By Chris Holman
Sanofi-Aventis Deutschland GMBH v. Mylan Pharms Inc., 2023 WL 3311549, — F.4th — (Fed. Cir. May 9, 2023).
The “analogous arts” test is used in patent law to determine whether a particular reference is relevant for the purposes of an obviousness analysis. Under this two prong test, a reference is relevant if it is from the same field of endeavor as the invention at issue, or if it is reasonably pertinent to the problem the invention is trying to solve. In re Bigio, 381 F.3d 1320, 1325 (Fed. Cir. 2004)
In its 2007 KSR v. Teleflex decision, the Supreme Court ruled that the obviousness analysis should be more flexible and not confined to rigid rules or tests. Rather, KSR emphasized an “expansive and flexible approach” to obviousness. While KSR did not directly address the analogous arts test, it could be interpreted as calling for a more flexible approach allowing courts and the PTO more leeway to consider prior art from a broader range of sources as being “analogous” or “reasonably pertinent,” which in principle should make it easier for challengers to invalidate patents.
In inter partes review (IPR) proceedings, the Patent Trial and Appeal Board (PTAB) has invalidated patents claims for obviousness based on cited prior art that the PTAB found to be analogous, and until now the Federal Circuit has consistently affirmed those decisions on appeal. Unwired Planet, LLC v. Google Inc., 841 F.3d 995 (Fed. Cir. 2016); Smartdoor Holdings, Inc. v. Edmit Indus., Inc., 707 F. App’x 705 (Fed. Cir. 2017); Toyota Motor Corp. v. Reactive Surfaces Ltd., LLP, 816 F. App’x 480 (Fed. Cir. 2020); CyWee Grp. Ltd. v. Google LLC, 847 F. App’x 910 (Fed. Cir. 2021); and Kamstrup A/S v. Axioma Metering UAB, 43 F.4th 1374 (Fed. Cir. 2022)).
On occasion, the PTAB has found cited prior art to be non-analogous, and thus irrelevant for purposes of the obviousness inquiry. The Federal has twice affirmed those decisions on appeal. Polygroup Ltd. MCO v. Willis Elec. Co., Ltd, 759 F. App’x 934 (Fed. Cir. 2019) and Broadcom Corp. v. Int’l Trade Comm’n, 28 F.4th 240 (Fed. Cir. 2022)). In one reported decision, Donner Tech., LLC v. Pro Stage Gear, LLC, 979 F.3d 1353 (Fed. Cir. 2020), the Federal Circuit vacated and remanded after concluding that the Board had applied the wrong standard when it determined that a cited prior art reference was not analogous art.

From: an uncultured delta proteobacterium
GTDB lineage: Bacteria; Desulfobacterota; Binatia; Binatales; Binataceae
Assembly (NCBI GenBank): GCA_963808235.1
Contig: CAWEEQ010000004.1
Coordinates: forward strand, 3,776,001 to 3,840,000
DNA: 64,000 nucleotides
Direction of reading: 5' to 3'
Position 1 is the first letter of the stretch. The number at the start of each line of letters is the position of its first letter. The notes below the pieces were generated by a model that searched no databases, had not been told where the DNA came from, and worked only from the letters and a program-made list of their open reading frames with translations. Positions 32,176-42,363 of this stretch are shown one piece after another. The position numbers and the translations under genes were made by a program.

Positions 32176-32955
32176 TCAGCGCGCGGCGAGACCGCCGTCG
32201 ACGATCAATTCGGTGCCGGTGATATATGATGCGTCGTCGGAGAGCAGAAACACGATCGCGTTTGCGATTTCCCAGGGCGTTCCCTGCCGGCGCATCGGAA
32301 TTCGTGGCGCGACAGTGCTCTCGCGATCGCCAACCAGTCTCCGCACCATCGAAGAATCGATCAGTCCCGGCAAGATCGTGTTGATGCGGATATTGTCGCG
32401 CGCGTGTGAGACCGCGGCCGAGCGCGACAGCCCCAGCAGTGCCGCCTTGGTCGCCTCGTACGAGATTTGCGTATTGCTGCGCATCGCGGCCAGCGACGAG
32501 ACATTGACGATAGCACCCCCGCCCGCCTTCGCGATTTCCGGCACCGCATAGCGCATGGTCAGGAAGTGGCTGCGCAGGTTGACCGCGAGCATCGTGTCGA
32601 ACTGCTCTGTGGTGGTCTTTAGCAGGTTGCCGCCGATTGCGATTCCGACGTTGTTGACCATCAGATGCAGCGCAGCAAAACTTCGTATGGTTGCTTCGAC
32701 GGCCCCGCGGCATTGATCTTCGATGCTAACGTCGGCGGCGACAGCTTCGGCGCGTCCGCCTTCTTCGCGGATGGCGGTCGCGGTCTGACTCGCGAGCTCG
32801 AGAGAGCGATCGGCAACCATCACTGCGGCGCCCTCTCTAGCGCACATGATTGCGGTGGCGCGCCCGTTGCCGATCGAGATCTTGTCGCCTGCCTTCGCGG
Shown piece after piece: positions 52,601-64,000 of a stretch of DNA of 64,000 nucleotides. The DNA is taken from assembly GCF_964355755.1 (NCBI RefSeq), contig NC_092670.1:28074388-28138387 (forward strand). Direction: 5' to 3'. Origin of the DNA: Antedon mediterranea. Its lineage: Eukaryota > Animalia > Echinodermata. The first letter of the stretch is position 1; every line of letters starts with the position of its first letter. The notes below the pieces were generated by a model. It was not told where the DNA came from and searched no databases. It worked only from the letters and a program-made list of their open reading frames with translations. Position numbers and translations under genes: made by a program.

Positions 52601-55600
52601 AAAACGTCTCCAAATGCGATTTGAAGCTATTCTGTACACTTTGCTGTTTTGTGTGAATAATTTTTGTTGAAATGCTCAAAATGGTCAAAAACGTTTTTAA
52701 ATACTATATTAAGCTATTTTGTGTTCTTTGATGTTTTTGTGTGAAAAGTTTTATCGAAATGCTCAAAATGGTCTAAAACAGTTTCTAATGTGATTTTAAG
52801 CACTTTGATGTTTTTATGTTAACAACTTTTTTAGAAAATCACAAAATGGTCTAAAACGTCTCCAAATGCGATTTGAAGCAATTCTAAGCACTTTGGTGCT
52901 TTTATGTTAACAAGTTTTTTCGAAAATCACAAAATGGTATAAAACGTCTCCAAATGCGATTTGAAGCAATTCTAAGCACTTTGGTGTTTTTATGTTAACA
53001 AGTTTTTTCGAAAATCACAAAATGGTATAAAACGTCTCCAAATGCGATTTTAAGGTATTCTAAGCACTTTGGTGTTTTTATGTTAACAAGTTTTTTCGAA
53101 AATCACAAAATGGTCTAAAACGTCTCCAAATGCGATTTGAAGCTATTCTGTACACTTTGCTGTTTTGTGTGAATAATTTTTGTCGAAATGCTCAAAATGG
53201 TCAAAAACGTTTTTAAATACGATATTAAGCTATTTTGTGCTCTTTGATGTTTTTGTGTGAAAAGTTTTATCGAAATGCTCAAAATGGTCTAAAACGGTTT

On May 9, in Sanofi-Aventis Deutschland GmbH v. Mylan Pharms. Inc., the Federal Circuit held for the first time (to the best of my knowledge) that the PTAB erred in finding cited prior art to be analogous in an IPR. Significantly, the Federal Circuit’s decision did not address the merits of the analogous art question, but instead was based entirely on the fact that the patent challenger (Mylan) had failed to allege that the cited prior art was analogous to the challenged patent (U.S. Patent No. RE47,614, which relates to pen injectors used for the delivery of drugs such as insulin).
The court observed that:
A petitioner is not required to anticipate and raise analogous art arguments in its petition; instead a petitioner can use its reply to “respond to arguments raised in the corresponding opposition, patent owner preliminary response, patent owner response, or decision on institution.” See 37 C.F.R. § 42.23. However, Mylan did not use its reply to explain how de Gennes is analogous to the ‘614 patent.
The court reversed the PTAB’s finding of nonobviousness because it had relied upon a finding that the de Gennes reference was analogous prior art, but Mylan had never made the required analogous art argument. Mylan argued on appeal that it had, in its IPR petition, effectively argued that the de Gennes reference was analogous to another other cited prior art reference, i.e., Burren, and that Burren and the challenged Sanofi patent address the “same problem.” However, the court found Mylan’s arguments as to Burren insufficient to carry its burden because they did not directly address the challenged patent.
The court explained that:
In evaluating whether a reference is analogous, we have consistently held that a patent challenger must compare the reference to the challenged patent. This conclusion is reinforced by the purpose of the analogous art test, which is to examine whether a reference can be considered as prior art to the challenged patent in the first place. [The] purpose of the “prior art” must be evaluated with reference to the inventor’s purported invention disclosed within the challenged patent.